(EDIT) OK, I found it in the Space Review, here:
http://www.thespacereview.com/article/453/1

It says, "In an effort to quantify the magnitude of difficulty faced by space station developers, Diaz said he developed an algorithm that computes a “factor of difficulty” for various space station projects. According to his algorithm, Skylab has a score of 5 and Mir approximately 10 to 20. The ISS? About 2,500, Diaz said."


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Post    Posted on: Tue Dec 13, 2005 1:15 am
Yeah, it's a complex beast but then, as previously mentioned, it is a compromise.

However I make the point again, it's still being built, it hasn't yet reached a stage where it's builders can begin to think about further development and refinement and there still isn't a way of increasing utilisation due to lack of a reliable transport system for sufficiently decent amounts of cargo and people.

That's not the ISS's fault. That lies with NASA who basically put all their eggs into the Shuttle program instead of spreading the risk due to lack of political will and resultant funding.

Now that's come back to bite them big time. :(

Bigalow's stuff is interesting. He's been getting quite a lot of help from NASA including the original technology patents which he bought. I'd say he's still a few years away from proving this and at least 5 years from having something 'permanent' up there. He's in the same boat as the ISS - no reliable transport system. :x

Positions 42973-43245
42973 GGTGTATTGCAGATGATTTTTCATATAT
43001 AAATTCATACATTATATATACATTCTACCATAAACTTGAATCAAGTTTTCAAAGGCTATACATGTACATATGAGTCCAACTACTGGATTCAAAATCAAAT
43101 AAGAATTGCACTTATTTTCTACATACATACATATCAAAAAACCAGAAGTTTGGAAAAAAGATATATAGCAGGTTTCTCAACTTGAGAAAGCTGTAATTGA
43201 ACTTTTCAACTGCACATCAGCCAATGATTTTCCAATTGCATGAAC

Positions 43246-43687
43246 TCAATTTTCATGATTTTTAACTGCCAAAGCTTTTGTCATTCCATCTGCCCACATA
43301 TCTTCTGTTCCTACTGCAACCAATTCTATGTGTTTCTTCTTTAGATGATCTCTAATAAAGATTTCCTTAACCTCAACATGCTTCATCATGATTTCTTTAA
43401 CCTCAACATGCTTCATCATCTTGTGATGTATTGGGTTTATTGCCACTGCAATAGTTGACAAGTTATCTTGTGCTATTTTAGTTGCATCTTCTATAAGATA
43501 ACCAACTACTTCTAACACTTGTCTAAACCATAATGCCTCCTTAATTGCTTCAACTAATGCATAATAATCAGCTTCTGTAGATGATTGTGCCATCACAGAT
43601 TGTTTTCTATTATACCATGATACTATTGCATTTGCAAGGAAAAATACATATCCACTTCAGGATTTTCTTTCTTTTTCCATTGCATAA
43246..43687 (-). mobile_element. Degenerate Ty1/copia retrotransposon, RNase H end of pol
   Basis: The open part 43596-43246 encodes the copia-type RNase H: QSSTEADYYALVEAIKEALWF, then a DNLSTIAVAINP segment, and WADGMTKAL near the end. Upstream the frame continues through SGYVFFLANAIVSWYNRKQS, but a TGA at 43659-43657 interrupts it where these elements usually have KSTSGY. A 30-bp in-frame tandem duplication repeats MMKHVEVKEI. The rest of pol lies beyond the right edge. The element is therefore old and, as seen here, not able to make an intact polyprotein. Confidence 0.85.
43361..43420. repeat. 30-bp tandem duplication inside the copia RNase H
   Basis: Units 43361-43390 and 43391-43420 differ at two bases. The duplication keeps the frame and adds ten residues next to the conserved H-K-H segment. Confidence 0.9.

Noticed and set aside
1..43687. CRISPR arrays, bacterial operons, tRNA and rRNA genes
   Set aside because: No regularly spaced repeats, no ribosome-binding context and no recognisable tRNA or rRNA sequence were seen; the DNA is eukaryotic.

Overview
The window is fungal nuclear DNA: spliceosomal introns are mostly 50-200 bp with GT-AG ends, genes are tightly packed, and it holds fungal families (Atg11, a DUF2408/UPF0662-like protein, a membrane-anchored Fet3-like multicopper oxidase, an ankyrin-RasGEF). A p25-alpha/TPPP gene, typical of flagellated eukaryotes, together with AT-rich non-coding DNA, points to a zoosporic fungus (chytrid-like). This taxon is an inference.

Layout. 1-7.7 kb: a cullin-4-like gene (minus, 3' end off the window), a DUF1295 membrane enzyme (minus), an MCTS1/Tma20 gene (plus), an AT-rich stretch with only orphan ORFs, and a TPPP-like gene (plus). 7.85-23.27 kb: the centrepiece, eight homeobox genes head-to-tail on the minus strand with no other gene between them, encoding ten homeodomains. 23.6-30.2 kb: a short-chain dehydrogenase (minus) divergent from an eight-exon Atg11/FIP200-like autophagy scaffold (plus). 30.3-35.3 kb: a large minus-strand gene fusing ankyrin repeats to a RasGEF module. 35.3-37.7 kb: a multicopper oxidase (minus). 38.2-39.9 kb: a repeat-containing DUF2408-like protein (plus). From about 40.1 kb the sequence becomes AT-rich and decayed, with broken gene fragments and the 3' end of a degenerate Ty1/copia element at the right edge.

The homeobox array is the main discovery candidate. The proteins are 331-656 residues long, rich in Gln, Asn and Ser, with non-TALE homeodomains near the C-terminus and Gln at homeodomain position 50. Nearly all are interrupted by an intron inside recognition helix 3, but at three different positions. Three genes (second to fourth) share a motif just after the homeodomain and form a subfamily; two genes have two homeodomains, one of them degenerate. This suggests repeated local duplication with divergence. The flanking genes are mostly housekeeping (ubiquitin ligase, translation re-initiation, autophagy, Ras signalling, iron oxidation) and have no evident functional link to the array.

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Post    Posted on: Thu Dec 29, 2005 12:12 am
the best teachers are mistakes and lessons learned. Every glitch, bug, and failed piece of hardware hopefully is being documented in a "Lesson's Learned" report somewhere and will be utilized for future outpost developments.


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Post    Posted on: Tue Jan 17, 2006 10:36 am
One of the major lessons learnt has been dont be reliant on a single launcher to get all the main pieces into orbit, I dont think that ESA is very happy about waiting to get its columbus lab into orbit.

http://today.reuters.com/news/newsArtic ... ived=False

and even if they do get it up there they are still concerned about having flights for enough crew to utilise it properly

http://www.spacedaily.com/news/Space_St ... s_ESA.html

This all seems to suggest that they might be a bit reluctant to enter into further partnerships with the US and might prefer to work more with the Russians on Kliper.

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Post    Posted on: Tue Jan 17, 2006 2:48 pm